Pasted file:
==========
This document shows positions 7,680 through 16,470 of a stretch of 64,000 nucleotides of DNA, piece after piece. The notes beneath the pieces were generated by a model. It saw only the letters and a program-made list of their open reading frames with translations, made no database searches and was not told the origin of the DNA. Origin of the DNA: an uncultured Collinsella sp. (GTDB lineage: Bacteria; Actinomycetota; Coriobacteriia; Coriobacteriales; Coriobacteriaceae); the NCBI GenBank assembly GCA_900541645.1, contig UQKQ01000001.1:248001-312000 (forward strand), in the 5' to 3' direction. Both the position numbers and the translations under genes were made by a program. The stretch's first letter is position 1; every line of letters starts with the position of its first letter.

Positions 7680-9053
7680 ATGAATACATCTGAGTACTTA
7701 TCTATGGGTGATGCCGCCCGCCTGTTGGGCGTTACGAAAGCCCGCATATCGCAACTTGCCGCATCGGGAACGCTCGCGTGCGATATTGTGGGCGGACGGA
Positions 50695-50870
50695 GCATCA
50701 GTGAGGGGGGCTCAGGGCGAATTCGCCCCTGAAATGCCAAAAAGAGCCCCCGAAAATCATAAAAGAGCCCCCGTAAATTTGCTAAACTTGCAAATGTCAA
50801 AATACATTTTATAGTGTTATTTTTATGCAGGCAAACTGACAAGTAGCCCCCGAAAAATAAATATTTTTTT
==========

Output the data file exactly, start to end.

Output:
This document shows positions 7,680 through 16,470 of a stretch of 64,000 nucleotides of DNA, piece after piece. The notes beneath the pieces were generated by a model. It saw only the letters and a program-made list of their open reading frames with translations, made no database searches and was not told the origin of the DNA. Origin of the DNA: an uncultured Collinsella sp. (GTDB lineage: Bacteria; Actinomycetota; Coriobacteriia; Coriobacteriales; Coriobacteriaceae); the NCBI GenBank assembly GCA_900541645.1, contig UQKQ01000001.1:248001-312000 (forward strand), in the 5' to 3' direction. Both the position numbers and the translations under genes were made by a program. The stretch's first letter is position 1; every line of letters starts with the position of its first letter.

Positions 7680-9053
7680 ATGAATACATCTGAGTACTTA
7701 TCTATGGGTGATGCCGCCCGCCTGTTGGGCGTTACGAAAGCCCGCATATCGCAACTTGCCGCATCGGGAACGCTCGCGTGCGATATTGTGGGCGGACGGA
Positions 50695-50870
50695 GCATCA
50701 GTGAGGGGGGCTCAGGGCGAATTCGCCCCTGAAATGCCAAAAAGAGCCCCCGAAAATCATAAAAGAGCCCCCGTAAATTTGCTAAACTTGCAAATGTCAA
50801 AATACATTTTATAGTGTTATTTTTATGCAGGCAAACTGACAAGTAGCCCCCGAAAAATAAATATTTTTTT